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Spying and Gamification, a good idea?

Menno van Doorn
December 18, 2012

Anyone can be a spy: sign in at Internet Eyes and help shop owners to spot a thief. Thousands of miles away form the actual shop, citizen spies can earn badges and some money. Some time ago Daily Mail reported on how the game elements are put into the design of this modern spying machine: 1. Players collect points by watching the cameras, which show CCTV images in real-time, and click a button every time they see something suspicious taking place. 2. An SMS or text message, along with a still image of the alleged crime, is sent to whoever controls the camera. They can then decide whether or not to take action. 3. The camera controller will send a feedback email back to the player indicating whether a crime has taken place. 4. Players are awarded one point for spotting a suspected crime and three points if they see someone committing an actual crime. 5. Players also lose points if the camera operator rules that the alert was not a crime. Watch the video on how this game of catching crooks works. Spot a terrorist in a crowd Amateurs looking for criminals might not be the most effective way to handle crime. The alternative for crowdsourcing could be using advanced video technologies that can spot strange behavior and recognize faces. Parts of the technology comes from missile target identification. This video explains how it works. What do you prefer? Crowds watching the camera’s or using advanced video analytics?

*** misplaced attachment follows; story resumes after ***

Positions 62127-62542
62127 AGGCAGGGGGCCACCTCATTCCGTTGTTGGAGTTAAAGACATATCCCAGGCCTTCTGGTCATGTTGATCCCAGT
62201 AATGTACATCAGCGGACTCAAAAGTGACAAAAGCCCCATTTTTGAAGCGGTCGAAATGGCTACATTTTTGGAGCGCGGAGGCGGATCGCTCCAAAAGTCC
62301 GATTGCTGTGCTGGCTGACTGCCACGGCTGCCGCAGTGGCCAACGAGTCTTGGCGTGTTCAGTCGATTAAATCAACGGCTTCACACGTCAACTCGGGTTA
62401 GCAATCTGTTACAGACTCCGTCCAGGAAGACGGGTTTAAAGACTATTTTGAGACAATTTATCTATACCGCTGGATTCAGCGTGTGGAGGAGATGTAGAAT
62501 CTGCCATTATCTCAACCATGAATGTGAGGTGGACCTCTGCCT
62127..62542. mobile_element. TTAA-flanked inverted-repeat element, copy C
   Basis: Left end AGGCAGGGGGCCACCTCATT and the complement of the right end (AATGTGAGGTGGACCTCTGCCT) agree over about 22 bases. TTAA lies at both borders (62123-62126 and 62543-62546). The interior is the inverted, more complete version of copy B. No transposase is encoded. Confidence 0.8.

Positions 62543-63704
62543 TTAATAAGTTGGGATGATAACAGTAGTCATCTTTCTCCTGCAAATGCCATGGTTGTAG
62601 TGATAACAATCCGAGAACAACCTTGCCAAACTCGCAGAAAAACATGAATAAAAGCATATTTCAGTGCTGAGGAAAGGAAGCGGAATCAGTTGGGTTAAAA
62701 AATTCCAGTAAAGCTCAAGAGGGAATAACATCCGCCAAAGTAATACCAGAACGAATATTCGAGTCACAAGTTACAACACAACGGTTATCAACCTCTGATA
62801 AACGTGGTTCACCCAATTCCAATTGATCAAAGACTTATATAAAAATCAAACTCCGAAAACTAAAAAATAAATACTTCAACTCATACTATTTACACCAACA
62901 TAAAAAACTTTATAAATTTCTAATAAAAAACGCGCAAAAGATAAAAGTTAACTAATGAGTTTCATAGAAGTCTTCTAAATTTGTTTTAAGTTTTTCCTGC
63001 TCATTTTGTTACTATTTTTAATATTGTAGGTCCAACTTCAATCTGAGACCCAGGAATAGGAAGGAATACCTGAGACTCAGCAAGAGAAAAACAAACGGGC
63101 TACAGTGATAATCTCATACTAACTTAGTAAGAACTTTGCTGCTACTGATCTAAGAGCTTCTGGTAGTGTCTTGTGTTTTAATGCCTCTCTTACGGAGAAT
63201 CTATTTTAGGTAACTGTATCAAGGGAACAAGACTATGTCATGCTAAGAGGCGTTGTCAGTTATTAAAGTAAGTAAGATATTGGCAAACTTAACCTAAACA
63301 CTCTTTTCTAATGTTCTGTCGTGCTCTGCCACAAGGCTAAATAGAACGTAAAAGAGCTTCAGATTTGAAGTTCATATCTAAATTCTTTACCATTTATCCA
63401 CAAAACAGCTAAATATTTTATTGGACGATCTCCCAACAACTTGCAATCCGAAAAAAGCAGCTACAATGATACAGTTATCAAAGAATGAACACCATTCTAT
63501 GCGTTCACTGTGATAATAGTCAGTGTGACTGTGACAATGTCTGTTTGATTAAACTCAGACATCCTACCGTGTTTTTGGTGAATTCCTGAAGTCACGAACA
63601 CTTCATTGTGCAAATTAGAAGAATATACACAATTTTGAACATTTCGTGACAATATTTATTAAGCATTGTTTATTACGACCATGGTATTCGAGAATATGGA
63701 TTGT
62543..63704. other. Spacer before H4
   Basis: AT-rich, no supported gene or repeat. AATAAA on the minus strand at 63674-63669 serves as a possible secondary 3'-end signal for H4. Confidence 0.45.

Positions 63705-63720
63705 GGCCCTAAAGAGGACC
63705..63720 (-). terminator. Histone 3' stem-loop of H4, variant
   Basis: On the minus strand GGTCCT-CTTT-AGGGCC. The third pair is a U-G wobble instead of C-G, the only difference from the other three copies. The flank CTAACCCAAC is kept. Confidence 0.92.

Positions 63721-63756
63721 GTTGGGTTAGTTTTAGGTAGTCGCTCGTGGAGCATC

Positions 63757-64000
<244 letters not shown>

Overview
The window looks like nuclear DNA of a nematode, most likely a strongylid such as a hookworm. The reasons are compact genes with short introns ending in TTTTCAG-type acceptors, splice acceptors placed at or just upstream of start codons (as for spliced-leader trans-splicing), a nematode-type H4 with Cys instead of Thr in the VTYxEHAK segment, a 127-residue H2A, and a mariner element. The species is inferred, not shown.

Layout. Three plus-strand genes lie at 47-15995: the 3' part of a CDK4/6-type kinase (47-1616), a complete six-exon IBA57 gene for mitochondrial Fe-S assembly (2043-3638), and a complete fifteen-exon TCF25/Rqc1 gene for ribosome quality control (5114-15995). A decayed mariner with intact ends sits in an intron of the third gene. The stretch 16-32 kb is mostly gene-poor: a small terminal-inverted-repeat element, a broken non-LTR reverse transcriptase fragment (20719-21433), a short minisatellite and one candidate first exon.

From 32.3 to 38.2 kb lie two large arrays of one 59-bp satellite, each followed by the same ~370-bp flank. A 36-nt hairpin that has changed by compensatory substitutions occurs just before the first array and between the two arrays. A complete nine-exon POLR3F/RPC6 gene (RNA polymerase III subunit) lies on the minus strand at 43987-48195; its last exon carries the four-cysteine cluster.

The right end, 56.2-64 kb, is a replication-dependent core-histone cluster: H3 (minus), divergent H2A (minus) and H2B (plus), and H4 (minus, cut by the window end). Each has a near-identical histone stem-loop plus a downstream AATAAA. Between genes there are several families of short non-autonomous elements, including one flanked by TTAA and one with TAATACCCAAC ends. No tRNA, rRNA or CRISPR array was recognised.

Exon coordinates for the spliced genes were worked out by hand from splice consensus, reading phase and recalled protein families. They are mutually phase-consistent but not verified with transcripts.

About the author

Director and Trend Analyst VINT | Netherlands
Menno is Director of the Sogeti Research Institute for the Analysis of New Technology (VINT). He mixes personal life experiences with the findings of the 19 years of research done at the VINT Research Institute. Menno has co-authored many books on the impact of new technology on business and society. This is the list of the books and research project he has worked on: Making IT-Governance Work Ope

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